Please note that from Saturday, 11 September 2021, the 35 incidence is exceeded in our museums and more extensive hygiene measures are required due to the Saxon Corona Protection Ordinance. See more information under "Visit".


What is needed here is the view >from the outside<, from the later art back to the older art, and vice versa. After all, even the development of modernism is unthinkable without seeing the connection to the Old Masters.

Portrait von Dr. Stephan Koja
© SKD, Foto: David Pinzer
Dr. Stephan Koja, Director of the Gemäldegalerie Alte Meister and Skulpturensammlung (classical antiquity to 1800).

History of the Collection

Even back in 1768, Wolfgang von Goethe enthused about the halls of the Old Masters: "I entered this shrine, and my amazement exceeded any preconceived idea!" Since Goethe's day, the significance of the works has hardly changed, and they continue to meet with as great an appreciation: The Gemäldegalerie has hundreds of thousands of visitors from around the world every year.

Most of the principal works on display were collected within only five decades. Systematically, the Saxon Elector and later King of Poland August the Strong (1670-1733), and especially his son August III (1696-1763) expanded the collection of German and Netherlandish Masters held by the Kunstkammer. Until the outbreak of the Seven Years' War, their agents acquired 16th-, 17th- and 18th-century works from all over Europe.

Starting in 1747, the collection was presented to the public at the so-called Johanneum, the former electoral stables. About a hundred years later, it received a suitable home that also accommodated its steady growth: Gottfried Semper, the architect of the royal opera, known today as the "Semperoper", erected a gallery building at the Zwinger, neighbouring the opera, which still houses the Old Masters today.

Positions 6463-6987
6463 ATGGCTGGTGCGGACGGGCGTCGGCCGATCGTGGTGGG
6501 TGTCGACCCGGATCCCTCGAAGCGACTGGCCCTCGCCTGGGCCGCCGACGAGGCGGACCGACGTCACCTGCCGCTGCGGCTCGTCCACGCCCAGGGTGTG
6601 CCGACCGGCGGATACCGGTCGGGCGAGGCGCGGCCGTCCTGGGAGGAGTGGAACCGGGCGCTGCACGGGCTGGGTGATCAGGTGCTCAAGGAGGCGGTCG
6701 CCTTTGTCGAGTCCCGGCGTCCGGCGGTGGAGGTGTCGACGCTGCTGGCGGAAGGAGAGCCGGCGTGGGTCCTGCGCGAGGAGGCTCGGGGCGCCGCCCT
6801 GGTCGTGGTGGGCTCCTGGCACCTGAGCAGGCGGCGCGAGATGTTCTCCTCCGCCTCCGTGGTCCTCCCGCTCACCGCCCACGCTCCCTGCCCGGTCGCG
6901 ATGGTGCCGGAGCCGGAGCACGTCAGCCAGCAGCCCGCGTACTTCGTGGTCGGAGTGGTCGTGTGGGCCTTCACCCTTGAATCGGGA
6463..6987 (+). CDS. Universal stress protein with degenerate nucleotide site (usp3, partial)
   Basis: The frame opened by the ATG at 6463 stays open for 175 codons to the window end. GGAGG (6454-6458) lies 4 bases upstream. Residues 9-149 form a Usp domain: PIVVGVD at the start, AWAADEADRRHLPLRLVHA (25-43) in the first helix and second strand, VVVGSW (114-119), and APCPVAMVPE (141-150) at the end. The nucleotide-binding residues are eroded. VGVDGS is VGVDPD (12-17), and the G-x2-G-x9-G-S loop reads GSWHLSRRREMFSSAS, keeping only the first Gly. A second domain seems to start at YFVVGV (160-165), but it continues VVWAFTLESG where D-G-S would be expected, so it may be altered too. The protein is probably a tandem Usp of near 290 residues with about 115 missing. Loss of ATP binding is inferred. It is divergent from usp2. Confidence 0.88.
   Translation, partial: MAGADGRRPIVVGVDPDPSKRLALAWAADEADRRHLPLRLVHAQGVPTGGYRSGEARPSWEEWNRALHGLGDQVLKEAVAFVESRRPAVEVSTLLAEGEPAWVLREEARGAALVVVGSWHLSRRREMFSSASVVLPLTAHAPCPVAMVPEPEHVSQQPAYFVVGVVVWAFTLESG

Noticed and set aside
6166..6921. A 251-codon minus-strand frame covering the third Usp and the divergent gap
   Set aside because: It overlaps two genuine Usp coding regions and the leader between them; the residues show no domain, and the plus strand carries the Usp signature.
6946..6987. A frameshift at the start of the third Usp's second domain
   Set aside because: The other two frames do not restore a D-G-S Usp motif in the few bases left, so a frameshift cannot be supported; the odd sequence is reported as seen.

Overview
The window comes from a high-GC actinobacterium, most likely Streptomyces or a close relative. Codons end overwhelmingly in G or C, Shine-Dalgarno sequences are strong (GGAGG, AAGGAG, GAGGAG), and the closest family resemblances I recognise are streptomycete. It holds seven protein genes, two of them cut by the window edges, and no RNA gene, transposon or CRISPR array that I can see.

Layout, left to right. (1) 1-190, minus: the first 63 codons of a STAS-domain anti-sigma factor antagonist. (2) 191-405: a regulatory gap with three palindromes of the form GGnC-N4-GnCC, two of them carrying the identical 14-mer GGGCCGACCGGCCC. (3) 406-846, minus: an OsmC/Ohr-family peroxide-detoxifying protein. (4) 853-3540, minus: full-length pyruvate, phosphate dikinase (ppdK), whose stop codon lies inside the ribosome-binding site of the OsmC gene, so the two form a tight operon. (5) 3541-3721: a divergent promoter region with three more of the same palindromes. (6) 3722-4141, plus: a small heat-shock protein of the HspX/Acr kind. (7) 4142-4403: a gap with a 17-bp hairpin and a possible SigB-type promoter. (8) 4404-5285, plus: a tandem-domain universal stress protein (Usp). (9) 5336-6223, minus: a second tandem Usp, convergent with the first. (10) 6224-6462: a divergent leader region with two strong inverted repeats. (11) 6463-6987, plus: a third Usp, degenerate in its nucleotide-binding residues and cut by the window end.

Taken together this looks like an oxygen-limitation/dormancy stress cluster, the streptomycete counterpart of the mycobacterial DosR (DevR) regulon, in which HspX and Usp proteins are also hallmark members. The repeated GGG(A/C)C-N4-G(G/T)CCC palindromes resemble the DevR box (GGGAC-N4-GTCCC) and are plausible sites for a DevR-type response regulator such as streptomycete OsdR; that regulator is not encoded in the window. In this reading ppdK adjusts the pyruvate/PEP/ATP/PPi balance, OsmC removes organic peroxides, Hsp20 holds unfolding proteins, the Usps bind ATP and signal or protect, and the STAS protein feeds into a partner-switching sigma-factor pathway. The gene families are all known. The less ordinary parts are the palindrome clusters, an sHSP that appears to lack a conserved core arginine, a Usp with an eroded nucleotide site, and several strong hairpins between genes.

Portraitansicht eines Mannes mit Pelzmütze, langem Bart und Mantel
Jean-Étienne Liotard, Selbstbildnis in türkischer Tracht, 1744/45

History after 1945

With war fast approaching, the gallery was closed in 1939. It was possible to evacuate the majority of the works and thus they remained unharmed - nevertheless, the collection suffered some war losses and the whereabouts of several works remain unclear. At the end of the Second World War, most paintings - like the holdings of many other museums - were taken by the Red Army to Moscow and Kiev. When it was established in 1955 that the art treasures would gradually be returned to East Germany, the heavily war-damaged gallery building was reconstructed and reopened. The Semperbau had been undergoing extensive renovation from 2013 until mid 2019, which was concluded with a grand reopening of the entire Gemäldegalerie on 29 Feburary 2020.


Here you can find the latest publications of the Gemäldegalerie Alte Meister

lesende Frau sitzt zwischen zwei deckenhohen Bücherregalen
© SKD, Foto: Amac Garbe
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